When systematically verifying a design model against requirements, the development process involves generating test cases for each requirement. These tests validate the design model which is used for the production code generation and helps to gain the confidence that the design model satisfies requirements. Specification model is an executable entity that allows you to perform requirements-based testing by leveraging Simulink® Design Verifier™ capabilities.
If you have a set of requirements that are written in natural language text, you can convert them into formal (executable) specifications using Simulink. These then become a specification model. Unlike the design model, a specification model only specifies What is to be done and not How it is to be done. It captures the requirements at a higher level and hides the details at lower level.
The advantages of using a specification model are:
It validates the set of requirements in a systematic manner.
It automates requirements-based testing.
It helps to identify the missing requirements, design errors, or inconsistencies in your requirements and design model early in the development phase.
For requirements-based testing, test cases generated from the specification model are used to verify the design model against requirements. Follow these steps for the requirements-based testing using a specification model:
Author requirements in the Requirement Editor. Write your requirements in a natural language text that describes the behavior of the system under design.
Construct a specification model. Design the specification model as an executable representation of the requirements. This activity may reveal issues that lead to the refinement of the requirements.
Link requirements. Link the individual requirements or subrequirements to the parts of the specification model.
Generate tests for the specification model. Generate at least one test per requirement that demonstrates its conformance to that requirement.
Create a test conversion subsystem. The specification and design models may not use the same input-output interface. Convert the test cases that were generated in step 4 by using a test conversion system.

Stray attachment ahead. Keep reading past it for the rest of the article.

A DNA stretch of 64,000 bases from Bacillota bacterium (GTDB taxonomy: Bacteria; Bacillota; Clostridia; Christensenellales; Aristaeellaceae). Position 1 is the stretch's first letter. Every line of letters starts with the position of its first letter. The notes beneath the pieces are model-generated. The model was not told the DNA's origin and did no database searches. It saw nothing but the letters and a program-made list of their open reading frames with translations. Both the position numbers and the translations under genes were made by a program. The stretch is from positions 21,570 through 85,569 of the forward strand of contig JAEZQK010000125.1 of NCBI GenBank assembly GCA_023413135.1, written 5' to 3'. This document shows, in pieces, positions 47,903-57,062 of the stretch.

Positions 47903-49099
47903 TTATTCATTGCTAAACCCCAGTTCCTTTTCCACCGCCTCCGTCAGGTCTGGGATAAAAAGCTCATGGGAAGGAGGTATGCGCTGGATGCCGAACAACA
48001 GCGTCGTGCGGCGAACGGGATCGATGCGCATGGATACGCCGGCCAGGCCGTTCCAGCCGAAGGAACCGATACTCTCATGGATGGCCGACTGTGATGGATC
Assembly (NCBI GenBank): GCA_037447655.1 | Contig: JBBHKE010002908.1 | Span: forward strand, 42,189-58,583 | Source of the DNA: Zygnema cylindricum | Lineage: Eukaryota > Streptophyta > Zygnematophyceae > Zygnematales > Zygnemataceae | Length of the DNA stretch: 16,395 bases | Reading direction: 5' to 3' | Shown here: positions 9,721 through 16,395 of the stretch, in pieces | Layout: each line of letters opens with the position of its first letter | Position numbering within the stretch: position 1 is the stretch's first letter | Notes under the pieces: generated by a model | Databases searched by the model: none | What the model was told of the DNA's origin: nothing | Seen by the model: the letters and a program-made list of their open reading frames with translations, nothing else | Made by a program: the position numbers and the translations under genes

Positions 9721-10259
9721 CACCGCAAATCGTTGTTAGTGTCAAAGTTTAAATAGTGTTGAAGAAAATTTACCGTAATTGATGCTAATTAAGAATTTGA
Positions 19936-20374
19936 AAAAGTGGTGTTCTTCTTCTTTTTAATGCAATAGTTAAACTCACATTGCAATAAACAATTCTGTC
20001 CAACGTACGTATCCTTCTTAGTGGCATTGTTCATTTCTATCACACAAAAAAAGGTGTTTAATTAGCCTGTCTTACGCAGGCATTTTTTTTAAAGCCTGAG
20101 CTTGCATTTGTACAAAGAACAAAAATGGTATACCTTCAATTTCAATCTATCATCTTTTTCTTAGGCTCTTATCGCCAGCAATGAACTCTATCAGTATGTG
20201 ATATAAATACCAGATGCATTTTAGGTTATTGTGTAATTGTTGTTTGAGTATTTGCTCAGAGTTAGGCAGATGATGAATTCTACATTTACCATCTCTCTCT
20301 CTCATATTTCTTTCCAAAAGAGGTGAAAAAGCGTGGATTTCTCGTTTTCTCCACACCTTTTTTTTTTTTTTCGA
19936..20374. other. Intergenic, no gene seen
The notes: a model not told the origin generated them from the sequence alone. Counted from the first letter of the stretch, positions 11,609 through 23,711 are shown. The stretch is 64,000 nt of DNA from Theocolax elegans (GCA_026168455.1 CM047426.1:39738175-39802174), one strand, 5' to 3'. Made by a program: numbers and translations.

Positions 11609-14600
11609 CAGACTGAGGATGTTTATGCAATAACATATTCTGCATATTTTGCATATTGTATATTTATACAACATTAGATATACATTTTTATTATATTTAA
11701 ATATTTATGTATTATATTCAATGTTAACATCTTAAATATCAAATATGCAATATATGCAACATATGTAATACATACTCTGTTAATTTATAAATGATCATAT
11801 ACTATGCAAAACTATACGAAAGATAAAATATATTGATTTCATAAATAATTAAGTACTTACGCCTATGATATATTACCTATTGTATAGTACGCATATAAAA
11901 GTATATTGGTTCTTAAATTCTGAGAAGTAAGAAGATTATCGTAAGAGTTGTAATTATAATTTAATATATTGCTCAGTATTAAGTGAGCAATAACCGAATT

Develop the design model. Develop the design model independently by using the requirements document. Link the requirements to the design model.
Verify the design and analyze the coverage. Run the tests generated in step 5 on the design model that was developed in step 6 and verify whether the results agree with the specification model and requirements. Generate a design model coverage report to identify the missing coverage and refine the requirements, if required.
Specification Model Workflow
Consider the autopilot controller model described in Use a Specification Model for Requirements-Based Testing. For this demonstration, requirements consist of logical and temporal open-loop conditions.
Follow these steps to create a specification model for the requirements:
List the input and output signals for the specification model that are related to the requirements. You may ignore the signals that are not related to the requirements at hand.
These are the input signals for the autopilot controller that are based on the requirements:
Autopilot Engage Switch: Enable/Disable the autopilot controller
Heading Engage Switch: When engaged,
ROLL_HOLD_MODE is active
Roll Reference Target Turn Knob: A dial that feeds desired roll angle value to the autopilot controller
Heading Reference Turn Knob: Gives the set-point value for heading mode
Aircraft Roll Angle: The current instantaneous roll angle of aircraft
These are the output signals:
Aileron Command: The output to the aileron actuator
Roll Ref Command: The output on the display window indicating the set-point value for the aileron actuator
Some signals are represented at the higher-level in specifications. It is recommended to represent signals using high-level representation like ranges in the specification model.
Consider the input signal Aircraft Roll Angle, which represents the current roll angle of an aircraft and takes any value in the interval -180 to +180 degrees.
The requirements describe the behavior of the autopilot controller in terms of
zones. These zones are modelled using the enumeration
These five zones are shown in the following figure.
The requirements specify the high-level AP Controller modes and their active conditions as follows:
|Autopilot Mode||Autopilot Engage Switch||Heading Engage Switch|
Consider the following requirement:
"Whenever cockpit turn knob Roll Reference Target Turn
Roll_Ref_TK) is commanding in normal
range (between [-30, -3] or [+3, +30] degrees), Roll
Roll_Ref_Cmd) shall be set to
Identify the precondition and effects. The above requirement consists of two clauses:
Roll_Ref_TK is either in the negative normal range,
[-30, -3], or in the positive normal range, [+3, +30].
This precondition is a simple logical-OR expression, so truth tables are used to express the logical pre-conditions.
Roll_Ref_TK.The effect clause specifies the
output signal values in expected range.
The precondition clause of a requirement determines when it becomes active, while the effect clause determines what a requirement will do after it becomes active.
The above requirement has no effect on the Aileron
Ail_Cmd output, so it is
Range.All which denotes the set of all
Create Truth Table for Requirements
Encode the precondition clause of the requirement into the Condition Table section of the truth table and the effect clause into the Action Table section.
To track each requirement individually, set the local variable REQ_ID to the corresponding requirement ID 2.1.
Add a Simulink Design Verifier objective in Action Table by using
Design Verifier finds a test when REQ_ID 2.1 is satisfied.
The final specification model obtained by using above workflow looks like this: